Czech religious organizations call on public to resist radicalism
The chair of the Czech Bishop's Conference, Dominik Duka, the chair of the Ecumenical Council of Churches, Daniel Fakfr, and the chair of the Federation of Jewish Communities in the Czech Republic, Petr Papoušek, jointly called on the public today not to succumb to radicalism as a result of the anger they might feel over the Islamist terrorists in France. "It is still necessary to insist on the basic principles of an open society. We must primarily insist on freedom of speech, on human rights, and on mutual respect between cultures and religions, as well as on seeking the road of common coexistence," the religious leaders say in a statement made available to the Czech News Agency.
The religious leaders state that the terrorist attacks in France have filled them with deep sorrow and that they express their sincere condolences to the families of the victims. "Let us realize that that these actions are the desperate outcome of deeper tendencies and of pain over current events in the world," the statement reads.
In many people, according to the religious leaders, these events and others like them may spark the feeling "that there is a need to behave just as radically, that the last barriers to such behavior, their last moral defenses, have fallen." Three Islamist radicals terrorized France over the past few days and are responsible for the death of a total of 17 people and injuries to about 20 more.
French Police killed all three individuals responsible on Friday. They intervened in a location north of Paris against two of the assailants, who had shot dead 12 people in the editorial offices of the satirical magazine Charlie Hebdo, at the same time as another armed man was murdering four more people and taking others hostage in a kosher grocery shop to the east of Paris.
Hundreds in Prague honor the memory of the victims of terrorism in Paris
This morning several hundred people gathered once more in front of the French Embassy in Prague to honor the memory of the victims of the terrorist attacks in Paris. People lit candles and signed a book of condolences.
Many were carrying black sheets of paper inscribed with "Je suis Charlie", a slogan expressing solidarity with the victims and support for freedom of speech. People began coming to the embassy starting on Thursday.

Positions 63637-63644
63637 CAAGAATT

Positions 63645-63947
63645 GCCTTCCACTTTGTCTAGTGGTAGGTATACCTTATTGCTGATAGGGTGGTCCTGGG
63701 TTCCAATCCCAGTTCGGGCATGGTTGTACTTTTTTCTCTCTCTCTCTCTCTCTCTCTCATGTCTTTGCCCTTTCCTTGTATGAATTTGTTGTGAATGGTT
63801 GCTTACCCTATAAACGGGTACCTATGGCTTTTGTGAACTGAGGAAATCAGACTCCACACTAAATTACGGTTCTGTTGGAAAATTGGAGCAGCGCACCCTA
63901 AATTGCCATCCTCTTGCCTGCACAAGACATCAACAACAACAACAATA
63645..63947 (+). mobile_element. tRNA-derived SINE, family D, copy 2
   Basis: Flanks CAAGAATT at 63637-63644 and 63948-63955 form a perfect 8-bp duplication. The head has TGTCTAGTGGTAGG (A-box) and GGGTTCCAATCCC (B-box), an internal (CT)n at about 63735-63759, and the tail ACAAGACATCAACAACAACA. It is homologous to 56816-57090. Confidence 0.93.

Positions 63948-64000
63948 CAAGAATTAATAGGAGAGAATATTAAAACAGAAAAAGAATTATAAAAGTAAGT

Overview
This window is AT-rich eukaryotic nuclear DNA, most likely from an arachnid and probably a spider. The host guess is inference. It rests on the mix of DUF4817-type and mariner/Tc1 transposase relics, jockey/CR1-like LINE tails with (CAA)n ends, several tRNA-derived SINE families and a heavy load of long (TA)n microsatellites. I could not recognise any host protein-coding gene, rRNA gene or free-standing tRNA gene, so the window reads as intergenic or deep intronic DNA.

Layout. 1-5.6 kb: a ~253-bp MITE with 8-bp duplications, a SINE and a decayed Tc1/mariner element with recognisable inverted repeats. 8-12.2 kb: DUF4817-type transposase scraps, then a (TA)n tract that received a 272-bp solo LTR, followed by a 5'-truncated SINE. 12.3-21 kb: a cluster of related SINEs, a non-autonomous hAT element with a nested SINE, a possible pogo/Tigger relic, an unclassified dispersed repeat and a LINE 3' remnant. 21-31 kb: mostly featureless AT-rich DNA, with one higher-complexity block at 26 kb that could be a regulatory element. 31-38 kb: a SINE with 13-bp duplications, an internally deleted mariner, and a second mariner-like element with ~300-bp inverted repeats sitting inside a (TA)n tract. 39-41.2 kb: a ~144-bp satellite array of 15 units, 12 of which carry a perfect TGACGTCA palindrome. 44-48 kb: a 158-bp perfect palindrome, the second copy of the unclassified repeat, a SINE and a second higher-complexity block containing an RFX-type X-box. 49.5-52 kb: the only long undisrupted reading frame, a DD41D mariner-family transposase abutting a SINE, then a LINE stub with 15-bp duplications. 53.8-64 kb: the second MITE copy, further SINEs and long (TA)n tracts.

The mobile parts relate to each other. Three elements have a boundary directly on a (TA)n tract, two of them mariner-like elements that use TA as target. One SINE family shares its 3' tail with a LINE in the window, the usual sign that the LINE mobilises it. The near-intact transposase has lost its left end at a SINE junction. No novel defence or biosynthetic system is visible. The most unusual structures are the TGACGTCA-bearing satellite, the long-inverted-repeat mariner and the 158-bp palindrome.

Candles, flowers and various messages have been left by the embassy wall. People have also left pencils there as a symbol of rejecting this terrorist action.
Tomorrow a march for national unity will take place in Paris and participants in that demonstration intend to express their respect for the victims of the terrorist attack. Many high state representatives will also attend, including Czech Prime Minister Bohuslav Sobotka, Czech Foreign Minister Lubomír Zaorálek, German Chancellor Angela Merkel, British Prime Minister David Cameron and leading EU representatives Jean-Claude Juncker and Donald Tusk.
The Czech Bishop's Conference, led by Cardina Duka, brings together Catholic bishops in the Czech Republic. The members of the Ecumenical Council include many Christian Protestant churches as well as the Orthodox Church in the Czech Lands and the Old Catholic Church.
The Federation of Jewish Communities is an umbrella organization bringing together 10 Jewish communities in Bohemia and Moravia. Below is the full translation of the religious organizations' common statement:
Wednesday's assassination in Paris of the journalists of the satirical weekly Charlie Hebdo and the horrible deeds of the subsequent days fill us with deep sorrow and we express our sincere condolences to the families of the victims. Let us realize that that these actions are the desperate outcome of deeper tendencies and of pain over current events in the world.
In many people, assassinations such as those carried out on Wednesday may spark the feeling that there is a need to behave just as radically, that the last barriers to such behavior, their last moral defenses, have fallen. In this situation, we express the conviction that despite the anger and pain that extremism and terrorism cause, it is still necessary to insist on the basic principles of an open society. We must primarily insist on freedom of speech, on human rights, and on mutual respect between cultures and religions, as well as on seeking the road of common coexistence.
In Prague 10 January 2015
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